Immaculée Nahayo was on 16 August elected Speaker of the National Assembly - the lower house of parliament - becoming the first woman in Burundi to hold the position. Widow of the late minister of interior, Simon Nyandwi, Nahayo is a member of the Conseil national pour la défense de la démocratie-Forces pour la défense de la démocratie (CNDD-FDD), the party that won the recent legislative and presidential elections. In her new Bujumbura office at the Kigobe Congress Hall, Nahayo talked to IRIN about the presidential elections and the new parliament. Here are excerpts
QUESTION: Now that the elections have been completed successfully, can we say that Burundi is succeeding in its quest for democracy?
ANSWER: The elections were held in very good conditions, in a praiseworthy democratic way. People have elected the CNDD-FDD because they have understood and approved Pierre Nkurunziza and his party's programme. They have also voted because they hope and expect some changes. Burundians have really suffered for more than a decade and expect to be better off with the new leadership.
Q: In 1993, President Melchior Ndadaye was democratically elected, but was assassinated a few months later. What hope is there that this will not happen with the new president?
A: If we look at how the whole electoral process has been carried out since the beginning, I think there are reasons to hope that there will be no repeat of the 1993 scenario - because the situation is different. It is true that in 1993, Burundi organised democratic elections but there were no mechanisms in place to protect the elected institutions. The army was not representative of Burundi's ethnic composition and there was no national police to protect the president and other dignitaries. All these mechanisms have now been put in place and that is the reason why we hope things will be different.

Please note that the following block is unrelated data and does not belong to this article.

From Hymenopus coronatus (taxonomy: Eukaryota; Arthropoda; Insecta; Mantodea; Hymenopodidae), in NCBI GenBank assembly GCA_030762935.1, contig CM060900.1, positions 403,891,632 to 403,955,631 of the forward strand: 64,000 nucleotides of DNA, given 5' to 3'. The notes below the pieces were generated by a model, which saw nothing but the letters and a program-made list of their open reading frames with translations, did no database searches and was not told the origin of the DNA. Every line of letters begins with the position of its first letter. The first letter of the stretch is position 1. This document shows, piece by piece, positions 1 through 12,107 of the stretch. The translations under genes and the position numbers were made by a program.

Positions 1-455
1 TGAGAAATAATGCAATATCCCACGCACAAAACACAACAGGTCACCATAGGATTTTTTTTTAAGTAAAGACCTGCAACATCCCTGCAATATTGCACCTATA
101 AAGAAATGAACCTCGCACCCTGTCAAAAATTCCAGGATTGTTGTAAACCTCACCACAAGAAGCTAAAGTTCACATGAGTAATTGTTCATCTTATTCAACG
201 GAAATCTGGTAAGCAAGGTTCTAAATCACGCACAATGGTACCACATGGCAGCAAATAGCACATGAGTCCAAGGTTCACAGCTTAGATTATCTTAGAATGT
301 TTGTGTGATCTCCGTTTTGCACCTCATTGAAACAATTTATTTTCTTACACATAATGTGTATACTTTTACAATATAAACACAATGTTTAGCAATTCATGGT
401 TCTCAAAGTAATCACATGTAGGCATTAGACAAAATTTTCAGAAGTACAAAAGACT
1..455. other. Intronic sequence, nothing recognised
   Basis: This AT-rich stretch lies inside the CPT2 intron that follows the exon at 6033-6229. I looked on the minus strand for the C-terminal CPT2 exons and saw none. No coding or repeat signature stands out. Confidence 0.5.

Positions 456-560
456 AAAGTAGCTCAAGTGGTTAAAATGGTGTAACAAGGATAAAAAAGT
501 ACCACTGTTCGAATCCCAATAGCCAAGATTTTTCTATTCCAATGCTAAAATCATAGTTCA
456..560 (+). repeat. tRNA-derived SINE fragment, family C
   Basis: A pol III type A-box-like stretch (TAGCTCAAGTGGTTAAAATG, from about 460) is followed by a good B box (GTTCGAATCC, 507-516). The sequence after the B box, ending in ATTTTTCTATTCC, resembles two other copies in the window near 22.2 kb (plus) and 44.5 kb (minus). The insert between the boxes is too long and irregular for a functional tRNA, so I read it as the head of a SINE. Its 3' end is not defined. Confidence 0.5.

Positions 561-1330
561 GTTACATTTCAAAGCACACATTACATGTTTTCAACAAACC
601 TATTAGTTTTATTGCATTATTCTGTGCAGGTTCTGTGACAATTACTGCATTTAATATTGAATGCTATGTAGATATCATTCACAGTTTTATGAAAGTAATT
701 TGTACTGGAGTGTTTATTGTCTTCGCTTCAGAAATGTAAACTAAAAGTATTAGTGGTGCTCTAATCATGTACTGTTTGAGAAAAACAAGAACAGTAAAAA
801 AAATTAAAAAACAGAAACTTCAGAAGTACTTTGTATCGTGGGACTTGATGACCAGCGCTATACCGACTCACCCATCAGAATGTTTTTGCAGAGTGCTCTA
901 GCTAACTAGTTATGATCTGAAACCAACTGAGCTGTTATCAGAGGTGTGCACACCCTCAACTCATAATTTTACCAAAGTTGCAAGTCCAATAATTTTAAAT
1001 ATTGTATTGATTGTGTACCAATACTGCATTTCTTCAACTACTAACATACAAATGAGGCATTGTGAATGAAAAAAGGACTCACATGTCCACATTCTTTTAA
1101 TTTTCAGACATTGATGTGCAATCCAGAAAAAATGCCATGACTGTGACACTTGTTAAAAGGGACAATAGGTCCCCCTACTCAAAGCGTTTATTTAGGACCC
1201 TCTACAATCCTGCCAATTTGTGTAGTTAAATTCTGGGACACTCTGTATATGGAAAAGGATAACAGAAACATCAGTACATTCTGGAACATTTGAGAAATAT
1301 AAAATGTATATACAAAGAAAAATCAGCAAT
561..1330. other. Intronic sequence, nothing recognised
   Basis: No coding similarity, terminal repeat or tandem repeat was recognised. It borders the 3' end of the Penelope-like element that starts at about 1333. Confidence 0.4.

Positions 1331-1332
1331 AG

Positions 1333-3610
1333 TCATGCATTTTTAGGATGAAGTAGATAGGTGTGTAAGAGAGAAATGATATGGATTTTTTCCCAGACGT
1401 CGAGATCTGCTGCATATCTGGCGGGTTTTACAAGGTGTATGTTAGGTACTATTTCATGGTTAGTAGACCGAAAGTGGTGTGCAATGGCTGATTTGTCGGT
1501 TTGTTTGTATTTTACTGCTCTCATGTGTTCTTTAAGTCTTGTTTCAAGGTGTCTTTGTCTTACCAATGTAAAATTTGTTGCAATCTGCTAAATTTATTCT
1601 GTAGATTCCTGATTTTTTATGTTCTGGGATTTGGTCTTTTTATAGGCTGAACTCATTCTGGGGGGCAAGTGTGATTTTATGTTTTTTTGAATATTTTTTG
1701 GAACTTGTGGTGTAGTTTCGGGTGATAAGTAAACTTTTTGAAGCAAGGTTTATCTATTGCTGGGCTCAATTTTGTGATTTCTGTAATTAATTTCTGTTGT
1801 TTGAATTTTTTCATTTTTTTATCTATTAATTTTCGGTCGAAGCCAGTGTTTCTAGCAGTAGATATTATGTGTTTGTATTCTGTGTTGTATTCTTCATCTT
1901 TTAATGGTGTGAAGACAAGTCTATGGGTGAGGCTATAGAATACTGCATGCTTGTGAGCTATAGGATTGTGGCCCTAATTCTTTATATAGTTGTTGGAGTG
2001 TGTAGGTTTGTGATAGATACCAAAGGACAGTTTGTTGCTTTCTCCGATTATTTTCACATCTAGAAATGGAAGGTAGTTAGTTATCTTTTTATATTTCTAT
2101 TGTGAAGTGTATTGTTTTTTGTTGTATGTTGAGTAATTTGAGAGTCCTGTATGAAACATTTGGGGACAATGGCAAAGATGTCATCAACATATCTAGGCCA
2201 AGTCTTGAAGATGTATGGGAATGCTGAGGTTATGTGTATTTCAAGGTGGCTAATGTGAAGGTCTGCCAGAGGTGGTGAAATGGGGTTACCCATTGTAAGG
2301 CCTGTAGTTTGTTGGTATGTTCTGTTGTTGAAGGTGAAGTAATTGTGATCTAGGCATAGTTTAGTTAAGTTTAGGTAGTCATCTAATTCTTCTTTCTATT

Q: Was your election as Speaker a surprise to you?
A: Considering the size of the institution and the responsibilities on my shoulder it was a real surprise, but Burundians and my party have put their trust in me. ... I told myself that the Lord wanted it and I accepted.
Q: Why you and not someone else?
A: Because of my wisdom due to my age. On 12 September I will be 57. There are not many as old as I am. My experience in the party has also played a role. I have held several posts within the party. I was, successively, in charge of the movement's [CNDD-FDD] archives; in charge of the international relations; and finally treasurer, since I was in charge of collecting donations to the movement, whether within and outside Burundi. My militancy within the party has also influenced [people] to choose.
Q: Did your political career prepare you for that post?
A: No. But when you are a politician you have to prepare for anything and to take any political post, whatever the challenges. Now, as the public and party members have trusted me I am prepared to work and not disappoint them. An assemblyman has indeed to ensure that he works so as to meet the expectations of the electorate.